– Diane Arbus
– Diane Arbus
Much has been made over Diane Arbus’ choice of subject matter for her photographs. Tattooed men, dwarfs, giants, transvestites, nudists, strippers, asylum inmates–"freaks" by choice or chance of birth, people at the margins of human experience. But as this wide-ranging new retrospective of Arbus’ work, encompassing some 200 photographs (and a substantial collection of archival materials), shows, she also photographed a lot of ordinary people in mid-20th century New York and to today’s eye, many of them look strange, freakish.
People at the margins have always been of interest to artists; Bosch and Brughel depicted madness, Hogarth etched asylums, Velazquez painted dwarves and Goya, cannibalism–there are countless examples. For viewers, there is more than morbid curiosity in play; there is, certainly, a "there but for the sake of God go I" element involved. The latter response, though, depends upon a clear identification with the subject, relating to the subject as another human being.
That is where an artist of Arbus’ caliber differs from a mere documentarian; she finds and expresses in her photographs the humanity of her subjects, their vulnerabilities, their sadness. (Joy only rarely manifests itself in her work; when it does (A Jewish Couple Dancing, 1963), it is surprising, momentarily refreshing, but ultimately a brief diversion from a darker vision.)
The quality of freakishness is surely a relative and changing one. Some of Arbus’ subjects are less exotic to American culture now than they were fifty years ago–the transvestites (now with legal protections in some places), the muscle men (now elected to high public office), the tattooed (seen everywhere todayand exhibited as folk art). The quality of the photographs is in no way compromised, though, by the changes in social mores. What has changed is the ability to see these pictures today, not as exploitation of their subjects (of which Arbus was accused in the past), but as exploration of the emotional effect of being marginalized.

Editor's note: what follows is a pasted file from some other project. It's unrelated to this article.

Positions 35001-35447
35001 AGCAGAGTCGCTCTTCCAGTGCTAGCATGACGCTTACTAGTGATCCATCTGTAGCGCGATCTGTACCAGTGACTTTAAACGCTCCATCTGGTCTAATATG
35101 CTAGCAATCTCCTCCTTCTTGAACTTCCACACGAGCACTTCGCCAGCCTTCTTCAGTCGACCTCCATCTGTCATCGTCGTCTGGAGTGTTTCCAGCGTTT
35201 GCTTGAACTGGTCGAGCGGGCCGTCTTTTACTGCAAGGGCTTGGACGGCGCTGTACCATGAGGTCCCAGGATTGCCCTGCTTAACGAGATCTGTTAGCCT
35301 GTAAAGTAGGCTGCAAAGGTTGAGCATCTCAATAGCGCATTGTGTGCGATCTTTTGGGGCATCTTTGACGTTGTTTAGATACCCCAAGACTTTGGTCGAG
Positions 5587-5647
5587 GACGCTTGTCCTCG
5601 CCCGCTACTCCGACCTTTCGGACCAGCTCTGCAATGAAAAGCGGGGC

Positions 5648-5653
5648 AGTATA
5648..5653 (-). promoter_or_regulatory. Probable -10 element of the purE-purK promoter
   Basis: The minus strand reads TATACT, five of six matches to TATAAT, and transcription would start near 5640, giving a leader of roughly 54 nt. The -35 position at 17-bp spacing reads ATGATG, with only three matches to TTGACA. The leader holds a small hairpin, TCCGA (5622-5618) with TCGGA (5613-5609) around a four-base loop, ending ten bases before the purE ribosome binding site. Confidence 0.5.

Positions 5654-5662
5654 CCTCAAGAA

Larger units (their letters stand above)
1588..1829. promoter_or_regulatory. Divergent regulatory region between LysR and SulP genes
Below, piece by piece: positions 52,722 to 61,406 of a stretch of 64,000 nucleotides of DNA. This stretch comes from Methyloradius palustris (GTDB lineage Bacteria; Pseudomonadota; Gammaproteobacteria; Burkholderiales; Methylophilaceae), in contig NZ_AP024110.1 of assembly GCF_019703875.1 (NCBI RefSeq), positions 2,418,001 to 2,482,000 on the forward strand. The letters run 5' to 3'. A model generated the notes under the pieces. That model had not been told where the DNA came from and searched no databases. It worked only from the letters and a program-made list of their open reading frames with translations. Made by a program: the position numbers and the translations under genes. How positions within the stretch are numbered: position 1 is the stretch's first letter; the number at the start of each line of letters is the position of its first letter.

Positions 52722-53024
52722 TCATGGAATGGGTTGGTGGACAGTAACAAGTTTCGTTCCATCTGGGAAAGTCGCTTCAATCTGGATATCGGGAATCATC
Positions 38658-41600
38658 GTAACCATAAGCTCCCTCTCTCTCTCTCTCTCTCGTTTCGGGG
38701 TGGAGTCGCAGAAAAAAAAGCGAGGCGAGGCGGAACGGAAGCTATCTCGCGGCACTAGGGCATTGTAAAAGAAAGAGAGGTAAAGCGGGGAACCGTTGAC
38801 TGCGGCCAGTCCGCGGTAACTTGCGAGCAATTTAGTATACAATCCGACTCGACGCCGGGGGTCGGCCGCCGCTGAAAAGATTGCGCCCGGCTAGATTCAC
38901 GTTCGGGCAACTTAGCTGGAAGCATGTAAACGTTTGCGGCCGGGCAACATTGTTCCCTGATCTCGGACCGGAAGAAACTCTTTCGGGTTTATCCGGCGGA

If the "freaks" achieved the greatest notoriety, the pictures of more ordinary people seem to have gained in resonance over the years. There are a number of portraits of middle and upper class women dressed in the style of their day; these pictures today, in a changed world, have gained a freakishness of their own. The Two Ladies at the Automat, the Woman with a Veil, A Widow in Her Bedroom, the Two Ladies Walking in Central Park–all are dressed to the nines with proper hats, gloves, pearls, and purses, eyebrows tweezed and cigarettes aglow. They were the ultimate in propriety in their time; now they look overdone and all their efforts at dress and appearance do not conceal their tired, worn looking faces.
The younger generation reflected the styles of the old–The Junior Interstate Ballroom Dance Champions (1963), are not only dressed formally, but they display a certain attitude, a pretension to the pretension of their elders, the senior champs. Their counterparts, The King and Queen of a Senior Citizens Dance (1970), should be celebrating their coronation; instead, these ordinary folks look stiff and uncomfortable in gaudy simulations of the raiment of royalty.
Arbus was interested in these facades, assumed by people of all sorts to present themselves to the world, in their underlying identities, and in the differences between the two. And then she photographed any number of nudists, people who abandon all tangible forms of physical concealment–young (A Young Girl at a Nudist Camp, A Husband and Wife in the Woods) and not so young (Husband and Wife with Shoes On, Retired Man and His Wife at Home in a Nudist Colony). These people are among the most relaxed and seemingly content of Arbus’ subjects. Can they relax because they have discarded their clothing/facades? Or have they discarded their clothing/facades because they are already comfortable in their own skins? Arbus’ pictures of babies and young children and those of mentally challenged asylum inmates, too, evidence less pretense by the subjects, a more direct engagement between them and those around them.
While Arbus occasionally photographed landscapes and interiors, she is unquestionably at her most powerful in the portraits, portraits which go beyond the trappings and into the very souls of her subjects. It is that insight, that peeling down to the universally shared fears, insecurities, and existential aloneness that emerges from her work and remains, hauntingly, in memory. Arbus knew about that from the inside out. She took her own life in 1971.